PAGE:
Solution to 2001 Problem 40

We need to apply Faraday's Law
in order to find the differential equation for the circuit. We choose a reference current to be in the clockwise direction. Then
\begin{align*}\int_{\text{closed loop}} \mathbf{E} \cdot d \mathbf{l} = I R - 10 \mbox{ V} = I \cdot 2 \;\Omega - 10 \mbox{ V...
\begin{align*}-\frac{d}{dt}\left(\int_{\text{open surface}} \mathbf{B} \cdot d \mathbf{a}\right) = - L \frac{d I}{dt} = - 10 ...
\begin{align*}I \cdot 2 \;\Omega - 10 \mbox{ V} = - 10 \cdot 10^{-3} \mbox{ F} \cdot \frac{d I}{dt}\end{align*}
The solution to this differential equation with the initial condition that I(t) = 0 \mbox{ A} is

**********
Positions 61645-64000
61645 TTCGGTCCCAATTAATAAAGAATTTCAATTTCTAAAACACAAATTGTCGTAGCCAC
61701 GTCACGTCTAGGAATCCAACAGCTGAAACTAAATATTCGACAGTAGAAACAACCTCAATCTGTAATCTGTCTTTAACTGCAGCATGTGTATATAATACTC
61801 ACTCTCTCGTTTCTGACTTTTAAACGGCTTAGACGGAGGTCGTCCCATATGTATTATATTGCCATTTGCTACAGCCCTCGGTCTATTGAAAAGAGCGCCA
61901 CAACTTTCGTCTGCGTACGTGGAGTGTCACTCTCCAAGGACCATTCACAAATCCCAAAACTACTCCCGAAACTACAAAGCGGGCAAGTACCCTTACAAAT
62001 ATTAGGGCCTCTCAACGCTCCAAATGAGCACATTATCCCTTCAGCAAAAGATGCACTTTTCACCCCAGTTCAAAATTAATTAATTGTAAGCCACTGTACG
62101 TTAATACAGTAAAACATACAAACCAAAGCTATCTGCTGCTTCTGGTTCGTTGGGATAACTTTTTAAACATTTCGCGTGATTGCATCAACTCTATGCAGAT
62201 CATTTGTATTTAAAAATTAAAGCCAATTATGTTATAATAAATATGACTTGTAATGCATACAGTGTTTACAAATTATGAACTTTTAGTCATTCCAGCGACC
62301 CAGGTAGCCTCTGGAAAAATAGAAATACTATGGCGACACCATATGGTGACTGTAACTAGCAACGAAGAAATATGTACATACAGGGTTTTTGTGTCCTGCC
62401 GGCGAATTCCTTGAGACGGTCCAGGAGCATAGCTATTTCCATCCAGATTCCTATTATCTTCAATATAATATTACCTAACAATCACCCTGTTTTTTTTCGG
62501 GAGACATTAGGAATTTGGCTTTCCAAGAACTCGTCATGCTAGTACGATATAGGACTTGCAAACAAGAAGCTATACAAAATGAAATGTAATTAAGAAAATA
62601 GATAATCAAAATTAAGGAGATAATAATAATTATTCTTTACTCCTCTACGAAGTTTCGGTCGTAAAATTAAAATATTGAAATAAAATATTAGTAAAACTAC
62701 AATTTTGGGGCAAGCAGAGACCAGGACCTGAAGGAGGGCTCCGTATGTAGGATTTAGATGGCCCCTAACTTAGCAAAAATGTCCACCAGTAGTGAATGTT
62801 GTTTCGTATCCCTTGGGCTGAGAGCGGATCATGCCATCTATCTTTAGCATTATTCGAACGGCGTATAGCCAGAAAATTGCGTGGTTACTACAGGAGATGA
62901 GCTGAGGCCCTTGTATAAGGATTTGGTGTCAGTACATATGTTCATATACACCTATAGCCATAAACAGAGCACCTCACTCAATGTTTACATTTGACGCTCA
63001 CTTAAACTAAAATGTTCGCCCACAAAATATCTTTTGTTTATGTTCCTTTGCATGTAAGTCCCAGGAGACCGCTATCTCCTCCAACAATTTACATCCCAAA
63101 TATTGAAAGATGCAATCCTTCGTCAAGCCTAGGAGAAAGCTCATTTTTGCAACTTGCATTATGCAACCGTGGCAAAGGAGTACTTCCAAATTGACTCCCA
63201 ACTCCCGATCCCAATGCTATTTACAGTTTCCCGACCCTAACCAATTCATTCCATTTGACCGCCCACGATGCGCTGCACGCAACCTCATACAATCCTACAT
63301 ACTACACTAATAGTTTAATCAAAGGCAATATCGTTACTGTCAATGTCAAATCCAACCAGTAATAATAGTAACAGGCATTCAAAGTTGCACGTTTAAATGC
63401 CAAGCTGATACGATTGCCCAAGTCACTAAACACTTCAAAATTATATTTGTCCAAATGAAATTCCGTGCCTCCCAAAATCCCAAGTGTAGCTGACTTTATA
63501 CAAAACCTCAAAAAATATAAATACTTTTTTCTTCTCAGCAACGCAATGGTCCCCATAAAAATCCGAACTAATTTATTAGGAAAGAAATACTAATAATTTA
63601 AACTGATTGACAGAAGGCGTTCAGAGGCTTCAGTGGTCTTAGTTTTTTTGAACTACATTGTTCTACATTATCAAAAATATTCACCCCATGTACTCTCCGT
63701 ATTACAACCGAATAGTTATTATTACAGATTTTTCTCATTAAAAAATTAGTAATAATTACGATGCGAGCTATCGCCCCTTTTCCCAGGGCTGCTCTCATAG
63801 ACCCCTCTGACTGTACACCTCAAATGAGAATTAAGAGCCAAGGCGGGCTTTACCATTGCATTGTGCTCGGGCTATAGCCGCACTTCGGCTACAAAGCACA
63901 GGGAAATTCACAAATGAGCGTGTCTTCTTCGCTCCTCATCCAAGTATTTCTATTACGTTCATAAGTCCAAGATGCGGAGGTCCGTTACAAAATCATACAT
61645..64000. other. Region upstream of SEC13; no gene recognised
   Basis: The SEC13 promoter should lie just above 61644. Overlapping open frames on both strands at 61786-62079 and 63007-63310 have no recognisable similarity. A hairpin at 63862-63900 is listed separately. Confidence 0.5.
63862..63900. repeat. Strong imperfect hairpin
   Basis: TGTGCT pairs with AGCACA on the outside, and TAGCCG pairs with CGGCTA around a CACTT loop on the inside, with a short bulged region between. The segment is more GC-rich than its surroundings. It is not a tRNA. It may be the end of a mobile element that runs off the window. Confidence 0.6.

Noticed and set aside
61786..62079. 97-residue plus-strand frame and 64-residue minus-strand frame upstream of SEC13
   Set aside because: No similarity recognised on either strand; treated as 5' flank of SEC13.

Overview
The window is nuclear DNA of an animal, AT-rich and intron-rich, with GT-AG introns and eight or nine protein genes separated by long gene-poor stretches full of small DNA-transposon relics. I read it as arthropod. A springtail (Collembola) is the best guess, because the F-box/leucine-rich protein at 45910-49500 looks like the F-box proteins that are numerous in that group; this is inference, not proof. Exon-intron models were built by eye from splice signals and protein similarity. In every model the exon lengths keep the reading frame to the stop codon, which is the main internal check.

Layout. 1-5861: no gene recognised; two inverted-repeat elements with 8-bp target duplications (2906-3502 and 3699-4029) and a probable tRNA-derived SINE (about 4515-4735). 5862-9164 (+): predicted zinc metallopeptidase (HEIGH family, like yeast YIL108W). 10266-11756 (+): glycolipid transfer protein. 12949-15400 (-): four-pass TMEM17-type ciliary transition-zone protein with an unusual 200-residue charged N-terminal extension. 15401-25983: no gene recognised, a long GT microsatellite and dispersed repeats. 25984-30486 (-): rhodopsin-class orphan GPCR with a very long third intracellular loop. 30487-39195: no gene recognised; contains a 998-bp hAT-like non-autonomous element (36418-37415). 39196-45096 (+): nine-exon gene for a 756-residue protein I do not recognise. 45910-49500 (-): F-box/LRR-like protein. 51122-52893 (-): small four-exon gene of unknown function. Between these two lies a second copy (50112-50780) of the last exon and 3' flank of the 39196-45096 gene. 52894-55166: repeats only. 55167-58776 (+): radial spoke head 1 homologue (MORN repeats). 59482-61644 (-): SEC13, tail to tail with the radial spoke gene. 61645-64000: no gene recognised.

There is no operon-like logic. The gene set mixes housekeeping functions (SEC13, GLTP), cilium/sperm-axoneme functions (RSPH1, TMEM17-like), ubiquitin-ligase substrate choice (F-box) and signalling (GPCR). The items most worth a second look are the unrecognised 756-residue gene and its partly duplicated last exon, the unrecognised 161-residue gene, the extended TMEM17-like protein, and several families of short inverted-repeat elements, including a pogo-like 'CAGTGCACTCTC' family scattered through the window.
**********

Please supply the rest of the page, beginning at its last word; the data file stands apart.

\begin{align*}I(t) = 5 \mbox{ A} \left(1 - e^{-t/(5\cdot 10^{-3} \mbox{ s})} \right)\end{align*}
The voltage across the inductor is not well-defined; because the electric field is nonconservative, the integral of \mathbf{E} \cdot d \mathbf{l} depends on the path that you take. However, the problem clarifies this with the phrase ``as seen on an oscilloscope."

return to the 2001 problem list

return to homepage

Please send questions or comments to where X = physgre.